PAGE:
Monday, 1 July 2013

On custom languages for unit tests

I'm reading "Testing in Scala" by Daniel Hinojosa [] at the moment, trying to get a handle on the bewildering array of choices for how to write unit tests for Scala code. A large part of this book is devoted to talking about how test conditions themselves are expressed. Both test frameworks discussed, ScalaTest and Specs2, seem to have picked up the trend from Business Driven Development (BDD) frameworks like Cucumber that suggests tests should be written in a language that looks vaguely like English, instead of simply being expressed in code. In other words, they've created Domain Specific Languages (DSLs) to express test cases and conditions. I'm puzzled by the adoption of this strategy in unit test frameworks - let me try to explain why:

One example is the following set of simple tests, written using ScalaTest:

 string should not endWith "My favorite friend, the end"
 string should not include ("Great balls of fire")
 string should endWith regex ("h.{4}r")
 string should include regex ("flames?")

This basically invents a new API for string operations ("endWith Regex" etc) in addition to the checking/assertion constructs needed for tests ("should", "should not"). ScalaTest also provides other "matchers", i.e. similar APIs, for floating point numbers, references, sequences, Maps etc. The developer writing tests like this is thus forced to learn a whole new set of operations in addition to the ones that the corresponding classes already provide.

Another level of complexity is introduced when test conditions consist of more complex operations, as in this example:

 redHotChiliPeppers should (contain("Anthony Kiedis") and
 (not contain ("John Frusciante")
 or contain("Dave Navarro")))

Here, new terms "and" and "not" have been introduced, but they don't behave as Scala's && and ! operators - their logic isn't short circuited, for example. This means yet more considerations for the poor developer to learn and keep in mind.

I'm puzzled by all this. Why wouldn't you want to write your unit tests in the same language as your code is written in? It's not like languages like Scala are lacking in expressivity, so why layer another language on top of it to create test conditions? And why write your test code in a different way than your code under test? One may say that the pseudo-English tests are easier to read for non-technical people but why would they be reading unit tests?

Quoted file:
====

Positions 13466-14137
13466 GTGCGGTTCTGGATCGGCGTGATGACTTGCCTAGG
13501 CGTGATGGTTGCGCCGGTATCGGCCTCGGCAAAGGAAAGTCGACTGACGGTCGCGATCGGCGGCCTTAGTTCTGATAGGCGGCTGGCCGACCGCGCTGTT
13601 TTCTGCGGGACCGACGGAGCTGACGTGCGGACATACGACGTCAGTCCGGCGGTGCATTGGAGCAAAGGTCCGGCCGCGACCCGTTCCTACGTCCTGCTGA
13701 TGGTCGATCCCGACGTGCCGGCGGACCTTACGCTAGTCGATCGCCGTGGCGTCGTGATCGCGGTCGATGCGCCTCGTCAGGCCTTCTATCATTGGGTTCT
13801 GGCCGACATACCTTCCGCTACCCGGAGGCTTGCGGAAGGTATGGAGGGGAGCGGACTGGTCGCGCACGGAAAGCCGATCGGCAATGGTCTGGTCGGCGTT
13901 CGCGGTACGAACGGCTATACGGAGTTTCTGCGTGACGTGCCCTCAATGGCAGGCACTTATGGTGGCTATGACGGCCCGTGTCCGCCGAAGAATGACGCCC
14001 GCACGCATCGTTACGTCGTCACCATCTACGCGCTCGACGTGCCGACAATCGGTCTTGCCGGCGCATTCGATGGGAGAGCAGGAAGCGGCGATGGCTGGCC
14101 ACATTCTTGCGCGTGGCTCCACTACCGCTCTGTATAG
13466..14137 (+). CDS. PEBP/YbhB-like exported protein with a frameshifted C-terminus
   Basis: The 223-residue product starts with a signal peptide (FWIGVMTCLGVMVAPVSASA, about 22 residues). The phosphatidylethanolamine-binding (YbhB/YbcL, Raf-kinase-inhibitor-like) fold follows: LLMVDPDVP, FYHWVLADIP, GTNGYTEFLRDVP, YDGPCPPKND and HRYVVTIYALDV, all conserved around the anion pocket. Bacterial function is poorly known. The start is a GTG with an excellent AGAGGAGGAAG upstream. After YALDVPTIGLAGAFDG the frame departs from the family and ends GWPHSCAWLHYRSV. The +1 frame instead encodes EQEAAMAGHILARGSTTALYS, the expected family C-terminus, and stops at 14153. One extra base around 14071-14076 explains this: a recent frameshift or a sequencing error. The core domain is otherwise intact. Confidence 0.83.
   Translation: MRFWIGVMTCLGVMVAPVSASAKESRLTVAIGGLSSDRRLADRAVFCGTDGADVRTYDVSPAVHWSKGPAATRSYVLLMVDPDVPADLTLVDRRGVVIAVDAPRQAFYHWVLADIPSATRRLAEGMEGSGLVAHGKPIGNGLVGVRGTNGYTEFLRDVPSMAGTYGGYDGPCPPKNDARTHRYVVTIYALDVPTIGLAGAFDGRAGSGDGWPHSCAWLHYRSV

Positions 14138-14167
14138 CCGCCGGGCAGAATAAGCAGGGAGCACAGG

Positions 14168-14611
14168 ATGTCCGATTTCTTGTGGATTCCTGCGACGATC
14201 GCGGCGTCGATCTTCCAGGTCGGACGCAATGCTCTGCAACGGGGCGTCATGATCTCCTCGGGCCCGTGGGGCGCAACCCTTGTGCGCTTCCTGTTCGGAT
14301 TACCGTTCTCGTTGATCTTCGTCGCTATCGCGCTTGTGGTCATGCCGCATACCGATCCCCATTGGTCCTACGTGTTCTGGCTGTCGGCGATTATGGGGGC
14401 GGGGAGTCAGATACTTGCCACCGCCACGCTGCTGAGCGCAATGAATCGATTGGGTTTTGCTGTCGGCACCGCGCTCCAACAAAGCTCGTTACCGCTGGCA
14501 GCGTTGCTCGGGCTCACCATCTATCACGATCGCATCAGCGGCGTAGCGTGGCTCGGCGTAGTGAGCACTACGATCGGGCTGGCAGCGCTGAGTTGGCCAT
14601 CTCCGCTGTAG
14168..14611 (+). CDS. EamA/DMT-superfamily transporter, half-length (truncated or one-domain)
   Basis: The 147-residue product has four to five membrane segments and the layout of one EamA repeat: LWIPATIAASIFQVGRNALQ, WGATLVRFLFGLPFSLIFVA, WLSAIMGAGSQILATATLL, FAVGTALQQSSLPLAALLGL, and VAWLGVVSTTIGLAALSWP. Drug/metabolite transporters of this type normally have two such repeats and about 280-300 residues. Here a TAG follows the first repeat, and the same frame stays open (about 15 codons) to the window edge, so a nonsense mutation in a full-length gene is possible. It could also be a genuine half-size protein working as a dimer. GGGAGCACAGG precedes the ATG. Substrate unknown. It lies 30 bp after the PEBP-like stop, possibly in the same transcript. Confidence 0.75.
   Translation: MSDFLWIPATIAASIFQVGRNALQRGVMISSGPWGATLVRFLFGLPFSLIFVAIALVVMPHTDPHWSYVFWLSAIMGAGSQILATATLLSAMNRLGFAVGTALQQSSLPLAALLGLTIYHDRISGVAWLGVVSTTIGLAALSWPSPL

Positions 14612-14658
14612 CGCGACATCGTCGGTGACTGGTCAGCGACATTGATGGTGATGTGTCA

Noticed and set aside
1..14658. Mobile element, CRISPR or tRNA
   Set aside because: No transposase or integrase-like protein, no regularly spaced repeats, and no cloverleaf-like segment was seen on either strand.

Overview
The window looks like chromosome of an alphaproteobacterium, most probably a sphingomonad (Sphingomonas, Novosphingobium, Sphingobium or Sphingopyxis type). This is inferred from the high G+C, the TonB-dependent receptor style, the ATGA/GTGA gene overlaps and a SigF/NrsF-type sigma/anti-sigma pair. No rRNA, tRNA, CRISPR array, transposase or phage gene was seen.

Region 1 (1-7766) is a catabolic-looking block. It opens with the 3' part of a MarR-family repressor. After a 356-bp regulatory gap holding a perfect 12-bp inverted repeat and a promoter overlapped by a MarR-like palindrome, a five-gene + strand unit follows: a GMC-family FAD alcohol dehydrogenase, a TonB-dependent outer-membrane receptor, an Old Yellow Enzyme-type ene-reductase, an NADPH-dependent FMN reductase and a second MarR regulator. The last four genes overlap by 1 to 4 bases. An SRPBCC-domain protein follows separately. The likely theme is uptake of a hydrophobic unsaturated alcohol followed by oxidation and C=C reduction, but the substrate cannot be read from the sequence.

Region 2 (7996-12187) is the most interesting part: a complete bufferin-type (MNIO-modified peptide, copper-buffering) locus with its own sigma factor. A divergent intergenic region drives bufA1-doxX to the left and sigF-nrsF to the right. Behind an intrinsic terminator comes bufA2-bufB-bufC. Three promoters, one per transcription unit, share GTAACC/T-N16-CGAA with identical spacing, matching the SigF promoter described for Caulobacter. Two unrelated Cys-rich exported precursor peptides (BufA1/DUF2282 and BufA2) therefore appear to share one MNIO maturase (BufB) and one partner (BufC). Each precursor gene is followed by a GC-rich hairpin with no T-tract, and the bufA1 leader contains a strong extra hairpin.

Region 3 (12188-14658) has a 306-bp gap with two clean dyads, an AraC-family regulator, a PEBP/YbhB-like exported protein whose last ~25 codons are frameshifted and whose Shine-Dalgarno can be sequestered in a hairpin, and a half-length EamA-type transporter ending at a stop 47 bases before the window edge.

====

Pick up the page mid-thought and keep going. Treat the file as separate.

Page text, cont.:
If instead we were to write some of the above examples in plain old Scala, they might look like this:

 assert(!string.endsWith("My favorite friend, the end"))
 assert((redHotChiliPeppers intersect Set("John Frusciante",
     "Dave Navarro", "Anthony Kiedis")) == Set("Anthony Kiedis"))

While not pretending to be English, this isn't exactly hard to read, and is only limited by the underlying langauge itself in terms of expressivity.

I'm sure the authors of these frameworks had the best intentions in mind and wanted to make it easier to write tests. And it may work OK when getting non-technical project stakeholders to write tests and specifications, BDD style, though I have yet to meet someone who's ever made that work in practice. But as a strategy for developer-authored unit tests, I think the DSL approach is misguided.

Maybe I'm missing something here (and feel free to point this out!) but until convinced otherwise, I'll write my tests in the good old xUnit style.


  1. You should really try ScalaCheck! It's not a DSL, but it's very different from xUnit-style testing.

  2. Thanks for the tip, I'll definitely check that out (no pun intended!).

  3. actually english is spoken throughout the world because it is one of the most important languages and alot of countries make thier students learn it.

    My IELTS Experience


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